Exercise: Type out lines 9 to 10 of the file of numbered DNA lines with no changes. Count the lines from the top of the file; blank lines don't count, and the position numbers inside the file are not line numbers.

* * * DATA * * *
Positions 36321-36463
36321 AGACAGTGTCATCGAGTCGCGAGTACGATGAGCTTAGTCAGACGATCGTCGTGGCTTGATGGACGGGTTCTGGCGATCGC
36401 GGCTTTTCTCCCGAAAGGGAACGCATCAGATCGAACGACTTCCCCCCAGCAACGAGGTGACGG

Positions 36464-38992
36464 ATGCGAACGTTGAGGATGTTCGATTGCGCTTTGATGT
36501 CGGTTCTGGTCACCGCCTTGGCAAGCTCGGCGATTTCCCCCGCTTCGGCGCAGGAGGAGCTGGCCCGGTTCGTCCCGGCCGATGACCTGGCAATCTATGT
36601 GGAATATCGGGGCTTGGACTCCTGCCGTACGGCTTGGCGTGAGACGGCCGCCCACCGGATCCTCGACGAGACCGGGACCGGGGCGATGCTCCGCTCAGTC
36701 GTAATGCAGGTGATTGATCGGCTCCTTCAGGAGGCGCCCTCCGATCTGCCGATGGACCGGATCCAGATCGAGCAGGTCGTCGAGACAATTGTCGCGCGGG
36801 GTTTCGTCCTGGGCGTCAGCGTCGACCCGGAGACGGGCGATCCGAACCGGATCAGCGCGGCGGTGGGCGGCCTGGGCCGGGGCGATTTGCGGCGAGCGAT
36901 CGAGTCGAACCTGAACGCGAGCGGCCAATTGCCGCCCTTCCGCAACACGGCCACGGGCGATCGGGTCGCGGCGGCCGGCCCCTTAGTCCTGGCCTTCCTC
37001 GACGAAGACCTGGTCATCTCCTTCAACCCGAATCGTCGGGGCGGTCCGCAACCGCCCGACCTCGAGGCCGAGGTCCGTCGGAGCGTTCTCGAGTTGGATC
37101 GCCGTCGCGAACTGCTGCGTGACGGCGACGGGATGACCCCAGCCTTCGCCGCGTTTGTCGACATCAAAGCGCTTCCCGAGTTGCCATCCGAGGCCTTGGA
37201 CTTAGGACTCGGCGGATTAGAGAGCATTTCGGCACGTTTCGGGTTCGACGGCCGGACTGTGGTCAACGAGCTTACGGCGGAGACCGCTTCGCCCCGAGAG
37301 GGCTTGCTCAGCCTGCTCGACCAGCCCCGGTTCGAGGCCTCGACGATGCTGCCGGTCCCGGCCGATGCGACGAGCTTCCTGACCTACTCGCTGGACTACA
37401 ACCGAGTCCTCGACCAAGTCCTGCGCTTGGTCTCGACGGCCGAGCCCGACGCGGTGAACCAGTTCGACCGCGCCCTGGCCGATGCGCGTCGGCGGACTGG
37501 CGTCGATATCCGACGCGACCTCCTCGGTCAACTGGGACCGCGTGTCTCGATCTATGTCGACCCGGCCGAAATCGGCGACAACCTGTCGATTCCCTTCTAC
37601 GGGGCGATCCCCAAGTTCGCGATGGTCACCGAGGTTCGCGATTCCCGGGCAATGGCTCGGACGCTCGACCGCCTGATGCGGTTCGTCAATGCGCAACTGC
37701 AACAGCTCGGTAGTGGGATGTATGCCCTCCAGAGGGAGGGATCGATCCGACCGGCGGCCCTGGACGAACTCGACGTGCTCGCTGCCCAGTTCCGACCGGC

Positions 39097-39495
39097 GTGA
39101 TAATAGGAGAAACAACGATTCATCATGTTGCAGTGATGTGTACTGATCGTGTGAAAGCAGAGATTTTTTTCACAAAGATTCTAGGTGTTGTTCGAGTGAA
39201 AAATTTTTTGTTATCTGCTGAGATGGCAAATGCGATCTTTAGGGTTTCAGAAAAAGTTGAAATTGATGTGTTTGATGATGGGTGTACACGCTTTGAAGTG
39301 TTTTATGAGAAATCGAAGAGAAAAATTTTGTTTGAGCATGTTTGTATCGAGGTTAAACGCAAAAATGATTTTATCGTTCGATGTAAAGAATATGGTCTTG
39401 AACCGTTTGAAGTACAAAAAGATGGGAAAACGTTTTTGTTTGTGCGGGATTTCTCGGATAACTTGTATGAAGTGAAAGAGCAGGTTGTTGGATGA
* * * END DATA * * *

36801 GTTTCGTCCTGGGCGTCAGCGTCGACCCGGAGACGGGCGATCCGAACCGGATCAGCGCGGCGGTGGGCGGCCTGGGCCGGGGCGATTTGCGGCGAGCGAT
36901 CGAGTCGAACCTGAACGCGAGCGGCCAATTGCCGCCCTTCCGCAACACGGCCACGGGCGATCGGGTCGCGGCGGCCGGCCCCTTAGTCCTGGCCTTCCTC